Trump won: It’s time for climate NGOs to stop preaching to the choir

The latest elections showed climate change is not a priority for the American public. NGOs in Marrakech say it’s time to reconnect with the grassroots

Donald Trump's victory shows climate change is not high priority for many US voters (Pic: Flickr/Darron Birgenheier)


For all the organisers’ plans, this year’s climate talks won’t be remembered as the “implementation COP”. Few will recall that it was meant to be “all about Africa”.

Instead, Marrakech 2016 will be associated with the name of a man who said that climate change is a Chinese hoax. Donald Trump hijacked the climate world overnight, causing havoc among negotiators, observers and scientists who now fear the rise of mainstream denialism and that aid will soon run dry.

But the silent force that has thrown the Republican President-elect on stage in an unlikely victory has so far been largely neglected by climate campaigners. Now they can no longer avoid it.

“We’ve been thinking about what the rise of the populist politics means,” said a senior climate outreach professional under condition of anonymity. “The climate movement needs to connect with other conversations like the ones on trade, on gender, on economic rights, because we realise that people are disenfranchised for a reason.”

A climate denier seizing the White House is a wake up call: “It’s time we stop preaching to the choir,” said the source. With access to the incoming administration likely to be limited, NGOs need to put their grassroot strategies first, working directly with the people who may be affected by climate impacts.

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Steven Herz, senior attorney at the Sierra Club, said his organisation was recalibrating. “We’re going to play defence at a federal level, and we’re going to play offence at a state level,” he said.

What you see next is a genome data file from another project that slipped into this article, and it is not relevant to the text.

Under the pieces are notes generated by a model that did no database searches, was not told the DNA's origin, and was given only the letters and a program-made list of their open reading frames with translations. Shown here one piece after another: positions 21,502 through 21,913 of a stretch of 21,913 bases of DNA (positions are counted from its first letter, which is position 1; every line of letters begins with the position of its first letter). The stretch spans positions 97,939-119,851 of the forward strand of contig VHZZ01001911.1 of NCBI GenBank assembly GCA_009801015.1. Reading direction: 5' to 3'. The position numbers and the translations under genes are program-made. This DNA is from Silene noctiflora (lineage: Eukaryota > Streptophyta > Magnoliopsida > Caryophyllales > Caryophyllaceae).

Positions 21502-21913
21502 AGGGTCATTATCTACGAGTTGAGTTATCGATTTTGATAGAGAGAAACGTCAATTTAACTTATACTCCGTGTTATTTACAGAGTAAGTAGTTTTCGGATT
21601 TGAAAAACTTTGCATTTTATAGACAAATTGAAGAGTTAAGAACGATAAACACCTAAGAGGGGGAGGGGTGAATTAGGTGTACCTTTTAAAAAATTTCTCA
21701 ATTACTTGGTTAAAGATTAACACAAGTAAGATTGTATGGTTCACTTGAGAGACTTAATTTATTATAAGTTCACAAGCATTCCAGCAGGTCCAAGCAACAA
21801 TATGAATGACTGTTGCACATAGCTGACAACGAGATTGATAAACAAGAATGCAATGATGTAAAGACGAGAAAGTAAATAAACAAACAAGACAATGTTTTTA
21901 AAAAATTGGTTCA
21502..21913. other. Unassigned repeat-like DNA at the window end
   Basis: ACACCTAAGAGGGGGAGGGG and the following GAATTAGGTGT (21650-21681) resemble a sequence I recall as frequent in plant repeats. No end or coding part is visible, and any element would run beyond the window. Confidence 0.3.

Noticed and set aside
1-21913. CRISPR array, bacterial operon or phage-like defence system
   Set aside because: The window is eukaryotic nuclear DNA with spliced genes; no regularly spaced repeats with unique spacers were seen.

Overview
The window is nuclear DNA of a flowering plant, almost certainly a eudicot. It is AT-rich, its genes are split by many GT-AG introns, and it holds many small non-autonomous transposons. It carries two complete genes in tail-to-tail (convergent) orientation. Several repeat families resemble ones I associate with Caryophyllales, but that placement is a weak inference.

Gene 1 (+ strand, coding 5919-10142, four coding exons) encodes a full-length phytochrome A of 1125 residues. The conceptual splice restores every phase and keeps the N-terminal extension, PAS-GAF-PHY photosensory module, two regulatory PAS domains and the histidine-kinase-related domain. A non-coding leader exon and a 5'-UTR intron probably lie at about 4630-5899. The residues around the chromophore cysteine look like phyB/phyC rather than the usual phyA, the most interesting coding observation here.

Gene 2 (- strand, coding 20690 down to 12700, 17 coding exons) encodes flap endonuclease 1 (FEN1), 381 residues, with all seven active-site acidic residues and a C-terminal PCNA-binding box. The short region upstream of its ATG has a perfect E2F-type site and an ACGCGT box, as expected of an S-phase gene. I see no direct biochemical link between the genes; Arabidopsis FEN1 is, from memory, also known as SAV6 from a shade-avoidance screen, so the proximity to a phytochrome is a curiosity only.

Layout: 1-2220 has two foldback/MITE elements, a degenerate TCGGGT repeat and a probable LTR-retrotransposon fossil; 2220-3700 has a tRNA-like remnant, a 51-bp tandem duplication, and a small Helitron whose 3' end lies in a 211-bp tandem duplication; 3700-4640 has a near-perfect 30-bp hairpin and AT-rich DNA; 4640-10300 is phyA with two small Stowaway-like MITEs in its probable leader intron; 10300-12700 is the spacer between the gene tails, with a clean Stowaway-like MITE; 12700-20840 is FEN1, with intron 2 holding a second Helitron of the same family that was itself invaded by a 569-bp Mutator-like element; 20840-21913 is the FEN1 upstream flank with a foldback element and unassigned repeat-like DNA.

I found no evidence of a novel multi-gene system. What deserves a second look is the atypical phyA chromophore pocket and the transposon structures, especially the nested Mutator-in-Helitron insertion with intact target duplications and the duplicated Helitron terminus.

“We expect with the Trump administration that none of the federal agencies will be friendly to us, but on the flip side we’re going to encourage the single states to adopt climate friendly actions, such as renewable portfolio standards, policies to encourage investment in wind or solar.”

Although polls suggest that 64% of Americans are worried about climate change, it did not turn out to be a priority on election day.

“It’s a shocking realisation that people have not yet internalised climate change as a threat,” said Harjeet Singh, global climate change lead at Action Aid. He said that because “in any democratic set up is people who set the agenda”, it’s crucial that civil society associations help build “a critical mass in the US that pushes for climate change as a political issue”. He stressed the need to help the public understand the science behind events that affect their everyday life, such as drought or floods, and empower them to act.

The starting point of this new conversation may not be climate change as such but, for example, the linkages of clean air, drinkable water and healthy ecosystems with an increasingly hotter world.

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“We will be digging in more on the state, city, and locally focused strategy,” said Jacqui Patterson, climate justice director at the National Association for the Advancement of Colored People (NAACP). “For example, if we can get every state to have a renewable portfolio standard, that becomes the national norm without having federal approval. Same with energy efficiency resource standards, zero waste policies or equity based climate action plans.” 

Patterson believes that this will help build understanding and support among citizens, “so that when the next elections roll around, people will incorporate new knowledge into their values as voters when they are choosing candidates that represent their interests.”

Rachel Cleetus, lead economist and policy expert at the Union of Concerned Scientists (UCS), said Americans did support climate policies, even if their representatives didn’t.

“The public is overwhelmingly in favour of clean energy, poll after poll show that over 80% of people are in favour of solar and wind energy and that’s not going to change and we’re going to keep talking about the opportunities there,” she said.

Asked if from now on there will be more work to do, she couldn’t conceal a grimace: “The science is so compelling that we are already working flat out all the time,” she said. “Our window to act is fast closing, we’ve always known that even before the Trump administration came in, and this will continue to give our work a sense of urgency.”

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